Relative Surplus Value and Expanded Reproduction

This paper was presented to the 1995 conference of the Eastern Economic Association as part of the second mini-conference of the International Working Group on Value Theory (IWGVT), the main forum within which the Temporal Single System Interpretation (TSSI) of Marx’s value theory emerged.

The paper considers the way in which technical change, leading to rising labour productivity and hence cheapening of the elements of capital, interacts with expanded accumulation. It thus overcomes a critical theoretical weakness in the historical debates over the accumulation of capital between Luxemburg, Bukharin, Bauer, Grossman and others, in which all writers except perhaps Grossman maintain the assumption which Marx applied in his Volume II of expanded reproduction, that growth takes place in such a way that the proportions in which the inputs enter production (including labour) remains constant. This amounts in effect to supposing that growth may only take place through the expansion of absolute surplus value.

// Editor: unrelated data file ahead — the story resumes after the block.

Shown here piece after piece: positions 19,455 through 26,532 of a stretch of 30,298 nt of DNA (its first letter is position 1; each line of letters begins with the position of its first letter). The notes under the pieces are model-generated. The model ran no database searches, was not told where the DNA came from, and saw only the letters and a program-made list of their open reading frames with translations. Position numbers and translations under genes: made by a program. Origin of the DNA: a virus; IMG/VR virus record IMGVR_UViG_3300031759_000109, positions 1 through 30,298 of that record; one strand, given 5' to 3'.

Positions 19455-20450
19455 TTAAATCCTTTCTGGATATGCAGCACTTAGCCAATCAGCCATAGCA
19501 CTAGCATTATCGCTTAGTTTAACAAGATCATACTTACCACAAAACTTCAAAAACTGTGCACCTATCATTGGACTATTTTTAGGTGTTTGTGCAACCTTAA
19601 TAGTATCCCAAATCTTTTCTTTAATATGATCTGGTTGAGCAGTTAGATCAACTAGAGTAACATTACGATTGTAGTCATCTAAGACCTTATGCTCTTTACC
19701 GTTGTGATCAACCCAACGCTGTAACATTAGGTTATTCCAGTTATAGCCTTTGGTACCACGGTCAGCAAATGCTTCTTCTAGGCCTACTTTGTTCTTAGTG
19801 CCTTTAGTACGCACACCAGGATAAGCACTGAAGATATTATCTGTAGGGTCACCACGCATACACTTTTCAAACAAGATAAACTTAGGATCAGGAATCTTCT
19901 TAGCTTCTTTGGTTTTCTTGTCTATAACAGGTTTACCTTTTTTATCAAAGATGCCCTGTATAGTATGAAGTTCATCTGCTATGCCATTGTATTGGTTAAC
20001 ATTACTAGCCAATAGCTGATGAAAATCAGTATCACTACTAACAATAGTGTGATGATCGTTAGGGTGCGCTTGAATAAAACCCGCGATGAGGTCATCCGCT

This special case has been widely studied outside of Marx’s theory: for example it is assumed in von Neumann’s well-known treatment of growth along a so-called ‘von Neumann ray’, and is the explicit or implicit assumption underlying most of the ‘linear production’ models discussed by Pasinetti and other members of the surplus school. Nevertheless, it is implausible that Marx – who never finished his work on expanded reproduction – intended that the accumulation process should be studied without regard to technical change, that is to say, relative surplus value.

The article shows, with extended numerical illustrations, how the process of accumulation can be studied in a general way without the assumption of constant proportions. It is thus an important progenitor of my 2020 paper on the general theory of money, value and the state, and the computer simulation of 1992 that demonstrated the practical feasibility of this way of conceiving of the course of capitalist development.